4. Failing to inspect or negligently inspecting any property;
  5. Instituting or prosecuting any judicial or administrative proceeding;
  6. Negligent or intentional misrepresentation;
  7. Riots, unlawful assemblies, public demonstrations, mob violence and civil disturbances; or
  8. Assessing, levying or collecting taxes. T.C.A. § 29-20-205. 

Persons other than elected or appointed officials and members of boards, agencies and commissions are not considered county employees for purposes of the Governmental Tort Liability Act unless the court specifically finds that all of the following elements exist:

  1. The county selected and engaged the person in question to perform services;
  2. The county is liable for the compensation for the performance of such services and the person receives all compensation directly from the county’s payroll department;
  3. The person receives the same benefits as all other county employees, including retirement benefits and eligibility to participate in insurance programs;
  4. The person acts under the control and direction of the county not only as to the result to be accomplished but as to the means and details by which the result is accomplished; and
  5. The person is entitled to the same job protection system and rules, such as civil service or grievance procedures, as other county employees. T.C.A. § 29-20-107.

A regular member of the county voluntary or auxiliary fire fighting, police or emergency assistance organization is considered to be a county employee without regard to the elements listed above (29-20-107(d)).  The county cannot extend immunity to independent contractors or other persons or entities by contract. T.C.A. § 29-20-107(c).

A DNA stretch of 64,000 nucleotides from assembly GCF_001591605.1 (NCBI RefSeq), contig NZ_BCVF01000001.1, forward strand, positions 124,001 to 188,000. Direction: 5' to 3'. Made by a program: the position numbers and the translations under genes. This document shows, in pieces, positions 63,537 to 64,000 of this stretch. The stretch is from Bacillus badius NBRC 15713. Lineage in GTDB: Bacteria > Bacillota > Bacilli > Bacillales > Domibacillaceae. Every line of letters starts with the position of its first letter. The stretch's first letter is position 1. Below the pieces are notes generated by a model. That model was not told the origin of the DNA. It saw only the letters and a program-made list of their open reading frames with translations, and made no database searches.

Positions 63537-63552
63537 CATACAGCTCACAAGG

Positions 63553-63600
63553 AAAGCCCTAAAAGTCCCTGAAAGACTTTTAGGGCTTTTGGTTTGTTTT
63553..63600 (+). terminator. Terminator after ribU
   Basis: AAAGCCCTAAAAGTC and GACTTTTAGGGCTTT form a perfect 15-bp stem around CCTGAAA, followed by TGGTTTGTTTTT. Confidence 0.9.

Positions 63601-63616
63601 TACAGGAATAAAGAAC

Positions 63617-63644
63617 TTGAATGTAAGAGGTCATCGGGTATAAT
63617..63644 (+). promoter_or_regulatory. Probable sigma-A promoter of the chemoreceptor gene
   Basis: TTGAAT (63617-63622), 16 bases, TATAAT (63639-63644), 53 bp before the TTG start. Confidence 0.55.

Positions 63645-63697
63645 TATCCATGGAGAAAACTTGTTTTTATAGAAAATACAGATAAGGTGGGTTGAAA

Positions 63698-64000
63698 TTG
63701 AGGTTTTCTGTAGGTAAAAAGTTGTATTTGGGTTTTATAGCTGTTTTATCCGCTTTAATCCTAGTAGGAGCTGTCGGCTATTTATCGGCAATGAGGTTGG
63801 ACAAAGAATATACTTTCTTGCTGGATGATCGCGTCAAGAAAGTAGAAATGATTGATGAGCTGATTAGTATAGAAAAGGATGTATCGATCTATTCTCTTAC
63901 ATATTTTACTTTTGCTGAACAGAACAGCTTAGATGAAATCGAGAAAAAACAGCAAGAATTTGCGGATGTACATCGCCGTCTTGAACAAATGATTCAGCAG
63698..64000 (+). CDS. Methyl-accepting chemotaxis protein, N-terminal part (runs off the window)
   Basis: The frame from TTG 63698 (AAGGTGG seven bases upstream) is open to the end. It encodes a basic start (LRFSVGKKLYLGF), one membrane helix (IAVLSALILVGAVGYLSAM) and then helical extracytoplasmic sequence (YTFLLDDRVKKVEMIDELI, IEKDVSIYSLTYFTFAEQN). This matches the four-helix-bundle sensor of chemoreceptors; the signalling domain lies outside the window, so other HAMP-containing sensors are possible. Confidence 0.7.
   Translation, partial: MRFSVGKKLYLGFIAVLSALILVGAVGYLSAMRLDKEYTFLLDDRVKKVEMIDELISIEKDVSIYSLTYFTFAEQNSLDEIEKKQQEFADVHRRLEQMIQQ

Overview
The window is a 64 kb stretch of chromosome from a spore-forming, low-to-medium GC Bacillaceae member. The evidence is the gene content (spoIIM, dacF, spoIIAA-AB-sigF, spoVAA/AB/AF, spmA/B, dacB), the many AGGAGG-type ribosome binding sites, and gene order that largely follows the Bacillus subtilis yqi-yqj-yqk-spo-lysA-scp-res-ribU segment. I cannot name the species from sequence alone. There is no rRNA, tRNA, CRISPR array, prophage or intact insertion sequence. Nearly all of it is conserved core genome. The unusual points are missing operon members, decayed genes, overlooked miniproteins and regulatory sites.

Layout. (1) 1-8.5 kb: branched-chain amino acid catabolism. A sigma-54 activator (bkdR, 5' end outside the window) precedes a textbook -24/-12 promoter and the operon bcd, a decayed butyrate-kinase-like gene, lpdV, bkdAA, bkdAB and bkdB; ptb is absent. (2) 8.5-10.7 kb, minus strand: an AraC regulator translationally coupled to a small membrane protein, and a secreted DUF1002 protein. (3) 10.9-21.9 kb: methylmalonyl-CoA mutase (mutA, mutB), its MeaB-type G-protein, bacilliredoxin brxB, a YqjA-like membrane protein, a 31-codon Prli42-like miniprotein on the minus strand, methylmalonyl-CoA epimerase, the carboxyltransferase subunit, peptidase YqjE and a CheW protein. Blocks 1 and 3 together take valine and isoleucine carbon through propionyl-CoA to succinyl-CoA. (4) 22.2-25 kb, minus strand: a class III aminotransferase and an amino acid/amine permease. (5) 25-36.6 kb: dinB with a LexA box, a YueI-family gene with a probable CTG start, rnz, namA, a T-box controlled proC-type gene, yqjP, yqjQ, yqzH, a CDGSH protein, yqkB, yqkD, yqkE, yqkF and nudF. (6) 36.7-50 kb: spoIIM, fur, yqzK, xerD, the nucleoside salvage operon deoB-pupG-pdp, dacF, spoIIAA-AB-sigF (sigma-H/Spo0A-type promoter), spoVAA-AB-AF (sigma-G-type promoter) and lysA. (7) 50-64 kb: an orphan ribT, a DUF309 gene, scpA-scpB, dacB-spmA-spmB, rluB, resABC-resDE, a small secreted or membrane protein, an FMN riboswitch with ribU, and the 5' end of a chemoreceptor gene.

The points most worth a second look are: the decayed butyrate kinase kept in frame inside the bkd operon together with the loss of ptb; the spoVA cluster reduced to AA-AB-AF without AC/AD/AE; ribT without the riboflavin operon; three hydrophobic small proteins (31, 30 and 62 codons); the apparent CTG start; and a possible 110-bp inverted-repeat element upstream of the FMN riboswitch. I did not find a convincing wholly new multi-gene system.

The county may now insure, either by self-insurance or purchasing insurance, or indemnify (up to the new limits set in the Tennessee Governmental Tort Liability Act) its employees and officials for their liability exposure under the Tennessee Governmental Tort Liability Act. T.C.A. § 29-20-310(c).

The following liability limits under the Tennessee Governmental Tort Liability Act (T.C.A. § 29‑20‑403) are for occurrences or accidents occurring on or after July 1, 2007 and are as follows:

Type of Claim Limit
Bodily injury or death of any one person in any one accident, occurrence or act $300,000
Bodily injury or death of all persons in any one accident, occurrence or act $700,000
Injury to or destruction of property of others in any one accident $100,000

It is very important to know that these limits do not apply to federal civil rights actions in state or federal courts.

Actions under the Governmental Tort Liability Act must be commenced within 12 months after the cause of action arises (T.C.A. § 29-20-305), like other tort claims.  This one-year statute of limitations can be extended when claims involve persons under legal disabilities (incompetents, minors, etc.) or when the injured party has reasonably failed to discover the existence of his or her cause of action against the county, county officials or employees

Go to top